Parameters in ADO.NET

This article has been excerpted from the book "A Programmer's Guide to ADO.NET in C#".
Staying Within the Parameters
ADO.NET wraps a class around the parameters used for each column of the database. You can use the parameters in conjunction with SelectCommand to help you to select data for the DataSet. You also use it in conjunction with the other commands of the CommandDataSet (InsertCommand, UpdateCommand, DeleteCommand) to place data into the DataSet. These are generated automatically when you insert an OleDbDataAdapter component from the toolbox.
The OleDbType describes the type of information for the parameter. It consists of everything from strings to Global Unique Identifiers (GUIDs). SQL data provider has SqlDbType, and the ODBC data provider has an ODBC type. These type names and definitions differ, depending upon the provider you're using; for example, the Money type is the same in ODBC and Sqldata providers but is called Currency in OleDb data providers.
Not only does a parameter have DbType property, but a parameter has a Direction (input, output), size, and even a Value. Table 5-31 describes OleDbParameter properties.
Table 5-31. The Ole Db Parameter Class properties
Represents the DbType of the parameter.
Represents the direction of a parameter. A parameter can be input-only, Output-only, bi-directional, or a stored procedure.
Represents whether a parameter accepts null values.
Represents the OleDbType of the parameter.
Represents the name of the parameter.
Represents the maximum number of digits used to represent the Value property.
Represents the decimal places to which Value is resolved.
Represents the maximum size in bytes a column can store.
Represents the source column mapped to the DataSet.
Represents the DataRow version.
Represents the Value of the parameter.
Listing 5-55 shows the construction of an OleDbParameter generated by the framework for the Northwind database. All commands have a collection of parameters; in this example, the parameter ContactName is being added to a command used for deleting from the database.
Listing 5-55. Creating a parameter
  1. this.oleDbDeleteCommand2.Parameters.Add(new System.Data.OleDb.OleDbParameter("ContactName", System.Data.OleDb.OleDbType.char, 30, System.Data.ParameterDirection.Input, false, ((system.Byte)(0)), ((System.Byte)(0)), "Contact Name", System.Data.DataRowVersion.Original, null));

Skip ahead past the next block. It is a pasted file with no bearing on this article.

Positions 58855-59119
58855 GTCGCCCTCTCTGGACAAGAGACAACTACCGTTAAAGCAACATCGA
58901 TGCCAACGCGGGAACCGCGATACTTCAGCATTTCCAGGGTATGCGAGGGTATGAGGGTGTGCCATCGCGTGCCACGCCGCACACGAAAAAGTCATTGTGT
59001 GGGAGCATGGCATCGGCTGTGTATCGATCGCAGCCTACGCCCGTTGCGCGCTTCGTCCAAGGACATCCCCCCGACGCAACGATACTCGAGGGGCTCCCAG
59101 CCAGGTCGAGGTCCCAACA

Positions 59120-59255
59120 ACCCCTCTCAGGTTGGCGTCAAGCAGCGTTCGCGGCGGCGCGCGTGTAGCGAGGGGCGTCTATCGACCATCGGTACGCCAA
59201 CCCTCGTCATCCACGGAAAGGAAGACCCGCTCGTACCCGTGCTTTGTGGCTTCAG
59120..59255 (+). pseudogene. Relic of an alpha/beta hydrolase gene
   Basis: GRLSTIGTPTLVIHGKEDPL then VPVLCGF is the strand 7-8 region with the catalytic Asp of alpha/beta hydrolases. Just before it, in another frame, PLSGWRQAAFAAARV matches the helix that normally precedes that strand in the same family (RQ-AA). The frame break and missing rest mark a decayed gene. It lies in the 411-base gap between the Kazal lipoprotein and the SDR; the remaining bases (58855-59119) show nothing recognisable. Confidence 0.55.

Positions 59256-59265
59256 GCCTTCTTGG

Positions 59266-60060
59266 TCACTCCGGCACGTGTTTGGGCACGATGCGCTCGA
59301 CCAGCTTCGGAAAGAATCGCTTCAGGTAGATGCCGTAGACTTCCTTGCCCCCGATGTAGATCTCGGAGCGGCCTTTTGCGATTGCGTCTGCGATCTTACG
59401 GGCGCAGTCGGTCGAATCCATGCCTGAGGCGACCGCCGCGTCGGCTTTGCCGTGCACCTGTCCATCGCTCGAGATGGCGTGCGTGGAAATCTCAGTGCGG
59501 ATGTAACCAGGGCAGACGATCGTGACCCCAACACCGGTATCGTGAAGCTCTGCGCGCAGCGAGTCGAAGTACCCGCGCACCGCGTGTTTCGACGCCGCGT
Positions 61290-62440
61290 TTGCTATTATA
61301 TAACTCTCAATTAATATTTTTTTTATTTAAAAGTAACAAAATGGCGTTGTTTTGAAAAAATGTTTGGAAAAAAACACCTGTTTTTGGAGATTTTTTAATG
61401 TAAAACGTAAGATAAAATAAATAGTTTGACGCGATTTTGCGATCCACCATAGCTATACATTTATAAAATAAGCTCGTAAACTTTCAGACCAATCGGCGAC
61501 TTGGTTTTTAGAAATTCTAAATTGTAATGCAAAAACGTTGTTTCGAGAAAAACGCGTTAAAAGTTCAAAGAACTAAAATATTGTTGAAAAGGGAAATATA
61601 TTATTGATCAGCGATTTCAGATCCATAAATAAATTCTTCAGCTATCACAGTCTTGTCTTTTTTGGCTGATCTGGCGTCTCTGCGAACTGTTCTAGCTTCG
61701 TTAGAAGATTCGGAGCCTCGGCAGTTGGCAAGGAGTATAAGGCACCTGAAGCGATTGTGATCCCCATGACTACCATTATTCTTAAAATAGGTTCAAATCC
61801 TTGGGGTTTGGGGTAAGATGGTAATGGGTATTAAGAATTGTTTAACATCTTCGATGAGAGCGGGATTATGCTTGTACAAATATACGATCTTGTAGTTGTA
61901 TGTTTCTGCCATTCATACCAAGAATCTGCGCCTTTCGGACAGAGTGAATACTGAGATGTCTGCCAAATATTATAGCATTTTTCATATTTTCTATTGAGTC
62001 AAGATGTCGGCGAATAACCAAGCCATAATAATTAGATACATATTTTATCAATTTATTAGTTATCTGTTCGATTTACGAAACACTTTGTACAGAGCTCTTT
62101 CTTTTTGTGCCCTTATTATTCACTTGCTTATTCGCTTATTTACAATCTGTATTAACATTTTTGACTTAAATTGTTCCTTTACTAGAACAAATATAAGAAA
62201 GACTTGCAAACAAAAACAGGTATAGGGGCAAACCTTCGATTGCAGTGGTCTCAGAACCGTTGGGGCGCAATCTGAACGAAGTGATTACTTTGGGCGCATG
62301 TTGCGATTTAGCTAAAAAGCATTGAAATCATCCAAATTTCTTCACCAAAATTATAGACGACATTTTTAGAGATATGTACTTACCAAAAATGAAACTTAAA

Luckily, you'll find that is the framework will automatically generate the parameters for you because, as you can see, this is a lot of code to write for just one parameter. Imagine if you had manually deal with a database table of 50 parameters!
You need to create and add parameters to the command for each parameter reference that appears in the SQL command. If the SQL command only describes a single row insertion or update, then you don't have parameters. But more often than not, when you're using DataSets, DataTables, and DataRows, you'll need parameters because these in-memory structures operate on several rows.
Parameters appear in a SQL Server Insert command proceeded by an @ sign, such as
  1. SqlInsertCommand1.Command Text =  
  2.     @ " INSERT INTO Customers (CustomerID, CompanyName, ContactName)" +  
  3.     "VALUE (@CustomerID, @CompanyName, @ContactName)"
In OleDb, parameters appear as question marks such as
  1. oleDbInsertCommand2.CommandText = "INSERT INTO Customers(Address, City, CompanyName, ContactName)" + " VALUES(?, ?, ?, ?)"
To add the parameter @CustomerID to the InsertCommand of the SqlDataAdapter, simply call Add on the command's ParameterCollection. This will return parameter in which you can further assign properties, such as
  1. SqlParameter workParam = theSqlServerAdapter.InsertCommand.Parameter.Add("@ Customers ID", SqlDbType.Int); 
Two other crucial properties are the name of the column that the parameter is mapping to and the RowVersion. Typically, it's good to give the parameter the same name as the column of the database:
  1. workParam.SourceColumn = "CustomerID";  
  2. workParam.SourceVersion = DataRowVersion.Original; 
The SourceVersion can take on the value Current or Original. The SourceVersion property helps the DataAdapter's Update command to decide which value version to load when executing the SQL UpdateCommand on the database. (InsertCommand and DeleteCommand ignore the SourceVersion). The SourceVersion property comes in handy when updating a row whose primary key you may want to change. If the value is DataRowVersion.Original, then the primary key will retain its original value.


Hope this article would have helped you in understanding Parameters in ADO.NET. See my other articles on the website on ADO.NET.
adobook.jpg This essential guide to Microsoft's ADO.NET overviews C# then leads you toward a deeper understanding of ADO.NET.

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